By Pranjali Wakde
Weaving strange tales… with ‘love’ – The Netflix original, Ajeeb Dastaans, is all set to drench you in conflicting emotions.
Love – or the lack of it – can make you do strange things; strange, ajeeb but slightly understandable. That’s what seems to hold Ajeeb Dastaans together, but only at a cursory glance. Exploring this Netflix original would, however, bring more nuanced elements to the forefront. Produced by Karan Johar and Netflix, Ajeeb Dastaans weaves together the genius of four directors, i.e. Neeraj Ghaywan, Kayoze Irani, Shashank Khaitan and Raj Mehta to present this beautiful ensemble. Even the opening credits of Ajeeb Dastaans are fascinating, displaying snippets of the characters in an artistic rendition – and you know it’s going to be good.
The anthology first places Majnu in your lap, written and directed by Shashank Khaitan. Babloo Bhaiyya (Jaideep Ahlawat) is an all-bark-but-no-bite, Barabanki man, forced into marrying Lipakshi (Fatima Sana Shaikh), daughter of an influential politician. Their marriage wouldn’t be a happy one, Babloo reveals on their wedding night, as he’s in love with someone else. Lipakshi’s unhappiness makes her seek love in other men, all of whom are either killed or severely mutilated by Babloo. And then, their lives change when Raj (Armaan Ralhan), the handsome son of Babloo’s driver takes over Babloo’s finances.
The turns and twists of the tale are unexpected, but not that surprising, thus diluting the suspense. The story is bogged down by many elements – politics, power structures, unhappy marriage, betrayal, revenge… (the list won’t end). Forcing them to appear in an equal amount and coexist together actually fails to provide a stimulating feature.
The second short, Khilauna, is my favourite of the lot. Packed with class divide, innocence and gruesome ending, the story jumps back and forth in time brilliantly. A young woman, Meenal (Nushrat Bharucha) keeps herself and her sister, Binny (Inayat Verma) afloat by working as a maid. She is pursued by the area’s ironing man, Sushil (Abhishek Banerjee) and even by the new secretary of the residents’ association, Mr Agarwal (Maneesh Verma), only to be exploited by the latter in exchange for electricity for her house. And this is not even associated with the main reveal at the end.
Directed by Raj Mehta, the tale is a depiction of the class divide and struggles of the lower class. However, in leading the audience on the wild goose chase so that they don’t connect the dots for the reveal, the story went overboard. In fact, it went so overboard that the unsettling ending is given just one dialogue as a connection – “Bachha nahi tha unka. Bass, Khilauna tha.” Thanks to Inayat’s fabulous acting though, the short is interesting to watch!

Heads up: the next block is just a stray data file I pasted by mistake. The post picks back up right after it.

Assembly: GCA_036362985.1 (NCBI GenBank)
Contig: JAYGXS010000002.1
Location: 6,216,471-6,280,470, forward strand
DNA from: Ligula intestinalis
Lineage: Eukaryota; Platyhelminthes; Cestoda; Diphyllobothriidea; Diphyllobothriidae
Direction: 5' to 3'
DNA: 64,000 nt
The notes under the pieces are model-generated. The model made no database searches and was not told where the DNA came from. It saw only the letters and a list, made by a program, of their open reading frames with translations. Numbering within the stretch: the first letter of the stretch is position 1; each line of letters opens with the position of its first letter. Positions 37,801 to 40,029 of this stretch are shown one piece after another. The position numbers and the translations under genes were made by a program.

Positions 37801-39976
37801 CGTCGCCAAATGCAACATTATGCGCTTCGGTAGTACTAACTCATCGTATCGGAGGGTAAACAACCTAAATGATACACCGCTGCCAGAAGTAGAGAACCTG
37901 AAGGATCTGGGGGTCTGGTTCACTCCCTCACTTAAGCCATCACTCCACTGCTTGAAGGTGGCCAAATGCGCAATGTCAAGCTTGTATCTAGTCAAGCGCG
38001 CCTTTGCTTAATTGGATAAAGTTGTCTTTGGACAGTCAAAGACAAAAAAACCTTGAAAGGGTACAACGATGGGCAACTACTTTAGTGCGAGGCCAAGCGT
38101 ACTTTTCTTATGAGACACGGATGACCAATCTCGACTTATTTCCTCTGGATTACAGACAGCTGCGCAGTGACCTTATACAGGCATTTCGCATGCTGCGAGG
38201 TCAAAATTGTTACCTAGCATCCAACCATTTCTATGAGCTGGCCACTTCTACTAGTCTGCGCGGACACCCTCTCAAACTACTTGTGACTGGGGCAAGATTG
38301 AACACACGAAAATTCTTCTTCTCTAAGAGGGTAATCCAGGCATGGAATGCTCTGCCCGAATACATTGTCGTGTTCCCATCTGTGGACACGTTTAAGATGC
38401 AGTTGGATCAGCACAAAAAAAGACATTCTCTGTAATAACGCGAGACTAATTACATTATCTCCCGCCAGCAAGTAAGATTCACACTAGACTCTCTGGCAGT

There’s nothing in Geeli Pucchi, directed by Neeraj Ghaywan, that can be criticized, by both critics and audience. This short focuses on two, layered characters, Priya Sharma and Bharti Mondol, played by the talented actresses, Konkona Sen Sharma and Aditi Rao Hydari respectively. Bharti is a low-caste but capable machine-woman in a plant, secretly eyeing the plant’s data operator position. The job goes to the beautiful, high-caste Priya, who knows only the basics of the job, making Bharti dislike her. However, Priya’s innocence, stories of her past and welcoming nature quickly win Bharti over, only to be reminded of her place in the social hierarchy as the tale progresses.
The short deals with sexuality, caste, gender politics and social biases, which are accentuated all the more by Sen Sharma and Rao Hydari’s flawless acting. There’s a touch of realism to the tale – including laidback settings, morally dubious characters and a sincere display of emotions – which makes it even more interesting to watch.
If the other tales are rooted in social issues, then this tale is a surreal and whimsical story, switching between an angst-filled household and rose-tinted Mumbai. This switch also underlines the dual life that Natasha (Shefali Sharma) leads, who is a loving mother but an emotionally starved wife. Her husband (Tota Roychoudhary) is the source of her tension, whose reason to not interact with their almost deaf daughter is, “I work hard” or “I am busy”. She finds her solace in a deaf photographer, Kabir (Manav Kaul), who not only provides her beautiful escape but also paints her a picture of how her daughter’s (Sara Arjun) future would be. It’s such a fairytale story, whose ending, unfortunately, isn’t a happy one.
Directed by Kayoze Irani, Ankahi isn’t characterized by sudden outbursts and surprising reveals. Rather, like some of the main characters, it’s a silent commentary on suppressed feelings, where gestures and sign language take precedence. Even Kabir’s heart breaks in signs and gestures, and when he says, “Tumne toh apni aankhon se bhi jhoot bol diya,” you see exactly what the director wanted to convey. If not dramatic, this poignant tale hits closer to home.
All in all, with their set of pros and cons, Ajeeb Dastaans are just that – strange stories, laced with earnest emotions, not-so-happy endings and different kinds of love.
Rating – 4/5